Arts fundraiser teaches students small changes make big difference

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Second graders Grace McAfee and Levi Mancuso and first grader Elise Becker sort lighthouse bookmarks left over from a fundraiser with art teacher Gloria Greenling.  Second graders Grace McAfee and Levi Mancuso and first grader Elise Becker sort lighthouse bookmarks left over from a fundraiser with art teacher Gloria Greenling.

UPPER TOWNSHIP – The arts teach students that small changes can make a big difference – layering inks can change a color scheme dramatically, or a single brushstroke can bring depth to a painting.


Upper Township art teacher Gloria Greenling combined that principle with something she already knew for certain, that kids want to help.

What resulted was a printmaking assignment for fifth graders and a preschool through third grade effort in design that raised nearly $2,000 for local Hurricane Sandy relief.

“Art expresses emotion and the kids here were feeling so close to the storm and they wanted to help,” said Greenling. “I wanted to show them that no matter their ages, no matter the scale of the project, they could do something to contribute.”

Students in preschool through second grade at the Upper Township Primary School created lighthouse bookmarks that were laminated and offered for sale during parent-teacher conferences. The colorful bookmarks run the gamut in design and technique, from exuberant scribbles to careful coloring.

“We looked at pictures of lighthouses, and talked about what they do and their connection to the shore,” said Greenling, “and then the kids got to work.”

Each primary school student worked off a template of three lighthouse shapes, decorating them individually. Parent volunteers then worked with Greenling to cut out each bookmark and laminate them.

“The kids shared stories about their grandparents and friends and family in Ocean City, and how the storm affected people,” Greenling said, noting that even the youngest students understood that the work would be sold to help others. “Everyone really had the sense that we were lucky during Sandy and wanted to help others that suffered.”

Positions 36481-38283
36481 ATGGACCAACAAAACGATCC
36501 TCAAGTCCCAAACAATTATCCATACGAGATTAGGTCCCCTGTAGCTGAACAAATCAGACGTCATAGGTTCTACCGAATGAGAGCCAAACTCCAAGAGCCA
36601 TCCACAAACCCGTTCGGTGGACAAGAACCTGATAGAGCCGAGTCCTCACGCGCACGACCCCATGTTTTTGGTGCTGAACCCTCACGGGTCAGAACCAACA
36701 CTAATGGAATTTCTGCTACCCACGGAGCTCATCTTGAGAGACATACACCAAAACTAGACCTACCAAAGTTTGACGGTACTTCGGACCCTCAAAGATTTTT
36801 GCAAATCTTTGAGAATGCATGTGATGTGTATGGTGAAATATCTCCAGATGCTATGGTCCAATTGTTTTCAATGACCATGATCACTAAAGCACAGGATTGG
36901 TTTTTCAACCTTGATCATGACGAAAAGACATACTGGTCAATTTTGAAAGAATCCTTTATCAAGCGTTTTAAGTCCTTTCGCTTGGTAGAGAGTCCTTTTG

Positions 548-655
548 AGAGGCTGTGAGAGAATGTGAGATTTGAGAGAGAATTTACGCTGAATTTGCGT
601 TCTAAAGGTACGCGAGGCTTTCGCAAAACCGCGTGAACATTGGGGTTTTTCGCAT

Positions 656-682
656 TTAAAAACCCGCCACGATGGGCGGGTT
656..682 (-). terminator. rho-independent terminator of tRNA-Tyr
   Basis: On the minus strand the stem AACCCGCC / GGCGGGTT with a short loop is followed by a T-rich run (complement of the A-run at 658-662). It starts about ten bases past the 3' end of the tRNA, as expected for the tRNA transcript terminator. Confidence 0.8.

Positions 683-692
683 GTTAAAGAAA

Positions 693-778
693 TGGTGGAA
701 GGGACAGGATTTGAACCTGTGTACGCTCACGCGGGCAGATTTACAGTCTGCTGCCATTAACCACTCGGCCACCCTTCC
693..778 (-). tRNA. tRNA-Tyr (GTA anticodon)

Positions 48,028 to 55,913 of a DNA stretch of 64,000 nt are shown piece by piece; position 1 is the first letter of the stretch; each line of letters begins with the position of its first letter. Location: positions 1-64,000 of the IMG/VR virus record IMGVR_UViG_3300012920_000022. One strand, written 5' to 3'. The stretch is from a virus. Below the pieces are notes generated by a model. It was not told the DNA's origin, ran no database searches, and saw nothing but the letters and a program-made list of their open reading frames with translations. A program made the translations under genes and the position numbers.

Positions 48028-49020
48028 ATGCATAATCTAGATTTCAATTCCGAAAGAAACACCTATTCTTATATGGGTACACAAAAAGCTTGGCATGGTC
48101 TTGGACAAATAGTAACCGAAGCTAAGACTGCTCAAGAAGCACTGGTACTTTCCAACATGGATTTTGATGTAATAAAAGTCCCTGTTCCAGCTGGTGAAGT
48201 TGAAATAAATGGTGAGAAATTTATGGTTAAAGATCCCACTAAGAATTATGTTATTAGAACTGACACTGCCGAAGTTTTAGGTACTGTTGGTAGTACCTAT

In the Upper Township Elementary School, which houses third through fifth graders, Greenling devised a more complicated printmaking project.

“I only had fifth grade in the elementary school in the fall, and I had wanted to cover printmaking with them – so I shifted the focus to the shore,” she said. “We used classroom resources – smart boards – to look at depictions of seabirds, fish and the landscape, and to preview the printmaking process.”

The printmaking project required the students to scratch their illustrations into pieces of Styrofoam board, to layer on the water-based ink and to make their prints on a variety of papers. “There was such detail in design, and children found ways to incorporate mistakes into their larger work,” said Greenling. “They layered on colors and experimented with paper choices.”

The fifth graders’ limited edition prints sold during conference week, as did the bookmarks in the primary school.

“This project was a little more complicated, but the parents really supported it and recognized the quality of the work,” she said. 

In all, the elementary school’s fifth grade’ prints netted $461 while the primary school’s combined grades sold $1,329 of bookmarks.

Greenling designated the funds to go to the NJEA’s Hurricane Sandy Back to School Fund, which was started in November to help schools in the hardest hit areas recover.

“While districts must get schools up and running, it will require NJEA (New Jersey Education Association) members to make them inviting and welcoming places for learning,” according to state’s education association. “Our members invest significant personal resources every year to do that. This year, in some schools, what they have created over a career has been lost.”

More information on the fund is located on the NJEA website at

Fifth grader Rocky Vespertino's fish print. Fifth grader Rocky Vespertino's fish print.

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